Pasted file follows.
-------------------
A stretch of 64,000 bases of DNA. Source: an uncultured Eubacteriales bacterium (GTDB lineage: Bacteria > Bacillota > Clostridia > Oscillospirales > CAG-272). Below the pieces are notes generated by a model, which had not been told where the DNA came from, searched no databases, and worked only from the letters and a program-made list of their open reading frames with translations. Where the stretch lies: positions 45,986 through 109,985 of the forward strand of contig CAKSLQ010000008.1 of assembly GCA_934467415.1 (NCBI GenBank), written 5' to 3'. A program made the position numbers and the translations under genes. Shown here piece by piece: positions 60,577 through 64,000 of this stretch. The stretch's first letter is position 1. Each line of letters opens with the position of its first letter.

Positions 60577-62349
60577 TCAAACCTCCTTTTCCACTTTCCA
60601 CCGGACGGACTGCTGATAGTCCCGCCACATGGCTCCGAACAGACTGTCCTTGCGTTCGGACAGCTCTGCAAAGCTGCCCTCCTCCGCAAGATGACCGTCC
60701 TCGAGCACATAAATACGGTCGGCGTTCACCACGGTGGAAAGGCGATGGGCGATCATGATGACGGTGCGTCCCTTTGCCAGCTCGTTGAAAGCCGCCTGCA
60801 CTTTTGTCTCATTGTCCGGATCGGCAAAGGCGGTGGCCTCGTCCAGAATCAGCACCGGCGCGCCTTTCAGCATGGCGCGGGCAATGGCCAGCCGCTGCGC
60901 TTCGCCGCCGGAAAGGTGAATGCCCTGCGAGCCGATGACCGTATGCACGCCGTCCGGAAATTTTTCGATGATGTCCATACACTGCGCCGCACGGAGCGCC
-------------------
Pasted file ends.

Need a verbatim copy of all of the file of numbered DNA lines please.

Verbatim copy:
A stretch of 64,000 bases of DNA. Source: an uncultured Eubacteriales bacterium (GTDB lineage: Bacteria > Bacillota > Clostridia > Oscillospirales > CAG-272). Below the pieces are notes generated by a model, which had not been told where the DNA came from, searched no databases, and worked only from the letters and a program-made list of their open reading frames with translations. Where the stretch lies: positions 45,986 through 109,985 of the forward strand of contig CAKSLQ010000008.1 of assembly GCA_934467415.1 (NCBI GenBank), written 5' to 3'. A program made the position numbers and the translations under genes. Shown here piece by piece: positions 60,577 through 64,000 of this stretch. The stretch's first letter is position 1. Each line of letters opens with the position of its first letter.

Positions 60577-62349
60577 TCAAACCTCCTTTTCCACTTTCCA
60601 CCGGACGGACTGCTGATAGTCCCGCCACATGGCTCCGAACAGACTGTCCTTGCGTTCGGACAGCTCTGCAAAGCTGCCCTCCTCCGCAAGATGACCGTCC
60701 TCGAGCACATAAATACGGTCGGCGTTCACCACGGTGGAAAGGCGATGGGCGATCATGATGACGGTGCGTCCCTTTGCCAGCTCGTTGAAAGCCGCCTGCA
60801 CTTTTGTCTCATTGTCCGGATCGGCAAAGGCGGTGGCCTCGTCCAGAATCAGCACCGGCGCGCCTTTCAGCATGGCGCGGGCAATGGCCAGCCGCTGCGC
60901 TTCGCCGCCGGAAAGGTGAATGCCCTGCGAGCCGATGACCGTATGCACGCCGTCCGGAAATTTTTCGATGATGTCCATACACTGCGCCGCACGGAGCGCC